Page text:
HomeLatest NewsAmid poverty, loss, Guatemalans indifferent to elections

Amid poverty, loss, Guatemalans indifferent to elections

Chicacao , Guatemala: Builder Manuel Rojche does not know who to vote for in Guatemala’s presidential election on Sunday. He does not really care.

Since his son died on the treacherous migrant route toward an American dream, Rojche has not paid much attention to the campaign.

Since his son died on the treacherous migrant route toward an American dream, Rojche has not paid much attention to the campaign.

“My family was complete… now it is destroyed, everything is destroyed,” the 46-year-old told AFP in tears at his home Las Siete Vueltas, a village in the municipality of Chicacao, about 100 kilometers (60 miles) west of the Guatemalan capital.

His 21-year-old son Francisco — the second of Rojche’s five children — died in a migrant detention center fire in Mexico on March 27 with 39 other people. Like hundreds of thousands who have left the poverty- and violence-stricken Central American country, Francisco had put his life at risk in search of work and a better future.

“Necessity compels one” to emigrate, father Manuel said in the rustic house he built with cement blocks and zinc.

“He said to me: ‘I’m going (to the United States) and God willing I’ll get there and I’m going to help you… because you’ve already worked a lot,'” Manuel Rojche said his son had told him.

In the family’s humble living room, there is a small altar with candles, flowers and photographs of Francisco, in whose footsteps Manuel fears his other children may now want to follow. “The truth is that right now, I’m scared. I’m so scared that someone will tell me: ‘I’m leaving,'” he said.

“It would be different if one could get a visa, if one could go by plane, it would change things.” ‘I need him’ Rosa Choc’s husband Miguel, 37, died in the same fire that claimed the young Rojche.

Both men were from the same village. She has not given much thought to voting either — something she had always done with her husband. “I got sick… I cried because he was not with me,” the 37-year-old told AFP.

“He was always with me when I got ill, but not now. (I’m) alone with my children and my mother, and I need him, I need him to take care of us.” She has no idea how to provide for her five children, aged the to 15, and her widowed mother.

Official data shows that about 10 million of Guatemala’s 17.6 million people live in poverty, compelling thousands to leave every year. A few lucky ones manage to settle in the United States, legally or illegally. But most are captured and deported back home.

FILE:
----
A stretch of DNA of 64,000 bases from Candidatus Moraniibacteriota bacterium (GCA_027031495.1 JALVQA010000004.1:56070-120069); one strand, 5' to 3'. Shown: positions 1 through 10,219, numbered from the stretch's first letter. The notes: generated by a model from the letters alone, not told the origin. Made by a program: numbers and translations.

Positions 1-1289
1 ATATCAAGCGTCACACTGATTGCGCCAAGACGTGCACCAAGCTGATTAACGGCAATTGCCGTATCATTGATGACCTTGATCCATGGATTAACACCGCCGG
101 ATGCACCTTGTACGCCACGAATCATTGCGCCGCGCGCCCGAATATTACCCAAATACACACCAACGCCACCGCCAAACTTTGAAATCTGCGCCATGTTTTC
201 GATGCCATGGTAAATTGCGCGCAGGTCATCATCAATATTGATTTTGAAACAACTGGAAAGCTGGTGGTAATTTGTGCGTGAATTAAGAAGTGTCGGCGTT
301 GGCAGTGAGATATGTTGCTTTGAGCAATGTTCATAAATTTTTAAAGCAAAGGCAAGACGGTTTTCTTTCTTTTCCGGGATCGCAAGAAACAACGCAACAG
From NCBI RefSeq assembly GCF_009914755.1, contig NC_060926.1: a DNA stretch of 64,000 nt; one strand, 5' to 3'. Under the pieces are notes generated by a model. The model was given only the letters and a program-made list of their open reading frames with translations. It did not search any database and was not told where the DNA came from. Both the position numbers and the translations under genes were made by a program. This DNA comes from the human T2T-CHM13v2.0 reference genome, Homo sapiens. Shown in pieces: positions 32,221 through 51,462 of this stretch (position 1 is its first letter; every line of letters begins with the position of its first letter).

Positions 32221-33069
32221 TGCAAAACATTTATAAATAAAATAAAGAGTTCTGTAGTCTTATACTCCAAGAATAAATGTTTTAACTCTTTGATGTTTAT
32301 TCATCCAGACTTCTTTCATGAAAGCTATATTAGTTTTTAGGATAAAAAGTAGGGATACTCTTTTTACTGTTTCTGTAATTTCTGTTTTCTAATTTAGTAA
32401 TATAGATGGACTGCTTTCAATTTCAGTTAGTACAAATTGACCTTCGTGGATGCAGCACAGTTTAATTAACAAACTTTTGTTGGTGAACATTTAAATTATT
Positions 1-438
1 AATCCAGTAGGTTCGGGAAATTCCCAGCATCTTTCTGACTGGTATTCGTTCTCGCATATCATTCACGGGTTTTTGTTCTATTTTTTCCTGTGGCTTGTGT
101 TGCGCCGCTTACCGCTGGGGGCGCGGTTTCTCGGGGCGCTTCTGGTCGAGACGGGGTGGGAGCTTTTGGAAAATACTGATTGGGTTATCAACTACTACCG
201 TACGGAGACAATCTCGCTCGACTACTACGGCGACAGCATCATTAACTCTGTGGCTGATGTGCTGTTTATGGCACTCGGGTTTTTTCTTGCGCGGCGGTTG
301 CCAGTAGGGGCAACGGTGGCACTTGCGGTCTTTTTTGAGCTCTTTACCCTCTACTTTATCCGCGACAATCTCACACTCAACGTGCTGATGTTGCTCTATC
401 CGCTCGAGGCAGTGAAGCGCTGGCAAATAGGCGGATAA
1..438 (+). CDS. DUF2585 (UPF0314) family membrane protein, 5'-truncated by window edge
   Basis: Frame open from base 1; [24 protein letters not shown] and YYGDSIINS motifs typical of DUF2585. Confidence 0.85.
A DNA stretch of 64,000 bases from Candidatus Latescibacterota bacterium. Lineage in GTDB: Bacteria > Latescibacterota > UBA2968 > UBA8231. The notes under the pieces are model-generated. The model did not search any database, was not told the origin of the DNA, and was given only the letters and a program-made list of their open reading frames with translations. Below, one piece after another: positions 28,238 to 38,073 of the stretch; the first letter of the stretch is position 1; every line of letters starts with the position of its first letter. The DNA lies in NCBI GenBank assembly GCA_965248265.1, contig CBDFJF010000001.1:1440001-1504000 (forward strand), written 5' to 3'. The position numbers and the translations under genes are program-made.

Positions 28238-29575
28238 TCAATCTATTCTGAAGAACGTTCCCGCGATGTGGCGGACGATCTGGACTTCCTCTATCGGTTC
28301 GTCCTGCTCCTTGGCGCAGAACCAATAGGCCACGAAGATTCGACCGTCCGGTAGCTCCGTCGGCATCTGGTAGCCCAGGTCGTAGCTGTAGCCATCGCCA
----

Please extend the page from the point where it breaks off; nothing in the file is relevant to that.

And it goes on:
The unluckiest ones die in the process, like the 19 Guatemalans among the 40 migrants who perished in the Mexico fire.

‘I couldn’t make it’

Manuel himself attempted the odyssey in 2018, only to be deported. He makes a living today building a house for someone else, not far from his own. He gets paid the equivalent of $12.50 per day, allowing him to cover the most basic necessities of his family.

Choc, on the other hand, has no work, nor other income. Her family survives on handouts, with Choc saying she had received no help from the government. Both families had entered into debt to pay for the fortune-seeking journeys of their loved ones, and the loans are now due.

“The presidents of Mexico and Guatemala, what I want is that they help me,” said Choc. “When this happened to my husband, they did nothing, they left them (the migrants) to die.” Security camera footage revealed that neither immigration nor security personnel attempted to evacuate the migrants from the burning building.

Among 379 Guatemalans who arrived back home Wednesday after being deported from the United States, there was similarly little interest in the elections. More than 21,000 Guatemalans have been expelled from the United States so far this year.

“I had this desire for the American dream, but now, well, I realize the suffering the journey entails and I prefer to stay here in Guatemala,” said Jose Raymundo, 26, as he disembarked from a chartered flight at an air base outside the capital. “I am happy (to be back) but also sad because I went there and I couldn’t make it,” said Glendy Escalon, 23.

Twenty-two candidates are in the running for Sunday’s first presidential voting round, with a dictator’s daughter, a former first lady and a UN diplomat in the lead. AFP

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